Same but Different

While ago I read a great paper by Elizabeth Lovick "The Same, but Different. Shetland Lace in a European Context".
The big surprise for me was a realization that traditional lace patterns, developed in areas separated by thousands of miles look very similar. In some cases they even have the same name. On the sampler below, there are 3 traditional patterns. Bottom one comes from Shetland (Scotland), middle - from Orenburgh (Russia), top one - from Haapsalu (Estonia).

In Shetland they call it "Cat Paws", so they did in Estonia; but Russian knitters saw a "strawberry" in this combination of yarn overs and decreases. Isn't it interesting?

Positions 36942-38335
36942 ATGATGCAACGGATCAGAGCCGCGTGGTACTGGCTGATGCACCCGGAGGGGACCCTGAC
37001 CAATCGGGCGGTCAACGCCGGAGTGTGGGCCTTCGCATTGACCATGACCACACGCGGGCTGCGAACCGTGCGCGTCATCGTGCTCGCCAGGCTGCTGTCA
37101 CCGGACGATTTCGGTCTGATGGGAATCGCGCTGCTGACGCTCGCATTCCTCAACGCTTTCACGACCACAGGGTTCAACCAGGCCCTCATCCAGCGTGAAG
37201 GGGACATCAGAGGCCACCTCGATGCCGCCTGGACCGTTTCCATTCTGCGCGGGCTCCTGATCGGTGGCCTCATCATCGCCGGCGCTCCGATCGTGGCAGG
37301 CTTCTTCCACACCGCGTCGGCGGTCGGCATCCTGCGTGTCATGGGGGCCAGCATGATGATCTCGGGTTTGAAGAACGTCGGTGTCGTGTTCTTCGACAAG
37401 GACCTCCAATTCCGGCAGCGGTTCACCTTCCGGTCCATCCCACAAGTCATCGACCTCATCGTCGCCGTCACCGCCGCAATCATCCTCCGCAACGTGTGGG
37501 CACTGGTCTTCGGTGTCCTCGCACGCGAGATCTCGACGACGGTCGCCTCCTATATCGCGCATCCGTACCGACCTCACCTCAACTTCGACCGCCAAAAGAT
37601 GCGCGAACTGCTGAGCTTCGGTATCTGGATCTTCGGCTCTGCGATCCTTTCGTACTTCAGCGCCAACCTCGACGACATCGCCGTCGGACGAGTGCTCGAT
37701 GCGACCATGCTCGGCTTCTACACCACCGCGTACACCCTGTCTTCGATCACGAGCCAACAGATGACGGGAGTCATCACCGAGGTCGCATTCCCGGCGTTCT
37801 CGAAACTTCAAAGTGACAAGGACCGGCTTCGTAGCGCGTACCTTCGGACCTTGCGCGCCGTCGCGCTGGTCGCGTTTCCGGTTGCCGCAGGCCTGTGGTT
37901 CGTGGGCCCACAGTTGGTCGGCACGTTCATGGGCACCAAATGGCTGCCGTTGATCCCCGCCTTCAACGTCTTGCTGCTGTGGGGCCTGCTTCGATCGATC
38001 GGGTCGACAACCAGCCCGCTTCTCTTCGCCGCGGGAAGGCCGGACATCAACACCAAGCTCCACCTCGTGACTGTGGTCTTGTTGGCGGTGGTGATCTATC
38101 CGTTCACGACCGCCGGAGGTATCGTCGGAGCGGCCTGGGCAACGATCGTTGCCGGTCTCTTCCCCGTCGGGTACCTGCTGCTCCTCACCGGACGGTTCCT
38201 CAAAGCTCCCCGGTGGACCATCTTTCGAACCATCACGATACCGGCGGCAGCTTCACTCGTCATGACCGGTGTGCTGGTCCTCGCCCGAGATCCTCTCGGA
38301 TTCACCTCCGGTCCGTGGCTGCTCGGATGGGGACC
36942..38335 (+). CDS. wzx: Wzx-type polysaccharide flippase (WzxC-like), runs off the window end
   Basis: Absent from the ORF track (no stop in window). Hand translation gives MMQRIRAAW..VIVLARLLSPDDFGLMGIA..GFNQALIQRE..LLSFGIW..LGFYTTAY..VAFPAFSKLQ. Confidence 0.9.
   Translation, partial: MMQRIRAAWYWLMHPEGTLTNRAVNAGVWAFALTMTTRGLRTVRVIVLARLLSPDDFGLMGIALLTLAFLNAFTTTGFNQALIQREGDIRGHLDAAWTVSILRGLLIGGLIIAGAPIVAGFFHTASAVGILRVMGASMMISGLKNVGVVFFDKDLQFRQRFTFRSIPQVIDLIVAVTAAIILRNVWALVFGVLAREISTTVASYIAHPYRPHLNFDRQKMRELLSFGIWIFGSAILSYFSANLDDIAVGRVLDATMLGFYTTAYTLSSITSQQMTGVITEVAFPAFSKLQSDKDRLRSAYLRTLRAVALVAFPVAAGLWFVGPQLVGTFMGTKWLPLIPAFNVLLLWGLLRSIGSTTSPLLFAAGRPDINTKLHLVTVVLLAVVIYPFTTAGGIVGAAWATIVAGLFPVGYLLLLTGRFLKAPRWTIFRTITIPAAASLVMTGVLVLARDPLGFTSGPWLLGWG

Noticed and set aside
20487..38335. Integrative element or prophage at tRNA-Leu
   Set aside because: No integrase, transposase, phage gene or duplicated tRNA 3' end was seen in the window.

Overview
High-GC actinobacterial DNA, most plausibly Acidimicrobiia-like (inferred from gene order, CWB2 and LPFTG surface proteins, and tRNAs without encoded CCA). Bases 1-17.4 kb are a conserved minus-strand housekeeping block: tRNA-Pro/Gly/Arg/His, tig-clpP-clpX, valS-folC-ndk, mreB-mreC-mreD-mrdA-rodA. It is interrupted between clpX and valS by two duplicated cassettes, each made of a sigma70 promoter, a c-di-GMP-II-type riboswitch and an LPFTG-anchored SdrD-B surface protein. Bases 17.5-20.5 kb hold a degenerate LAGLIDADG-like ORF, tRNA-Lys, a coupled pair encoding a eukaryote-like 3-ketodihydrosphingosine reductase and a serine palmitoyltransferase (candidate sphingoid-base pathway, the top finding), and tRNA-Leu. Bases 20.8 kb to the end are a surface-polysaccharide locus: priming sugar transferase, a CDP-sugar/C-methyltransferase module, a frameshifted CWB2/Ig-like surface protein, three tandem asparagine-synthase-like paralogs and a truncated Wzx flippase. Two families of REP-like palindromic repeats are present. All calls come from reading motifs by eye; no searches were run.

At the first glace - all three are the same, but if you look closer ( or if you look at the chart below), you can notice slight variations in center. Another big difference is a base stitch: Shetland and Orenburgh knitters preferred the garter stitch, that made the fabric reversible, while Estonian ones used stockinette stitch.

Here is how the "Strawberry" Pattern is used in modern Orenburgh Shawl ( they are put together in a chain).

and here is an Estonian Paws in a scarf:

It is fascinating to me how humans (miles and miles away from each other) can think along the same lines...

Happy Knitting everyone!


  1. I have wondered the same. Thank you for the post, it was informative. I immediately recognized the Estonian version.

  2. Hi Anna,
    can you think of other examples like that one?

  3. It's such a simple design, it's not surprising. I "invented" this pattern myself one day travelling without a book or internet and made a scarf out of it. Then had to figure out what it was called.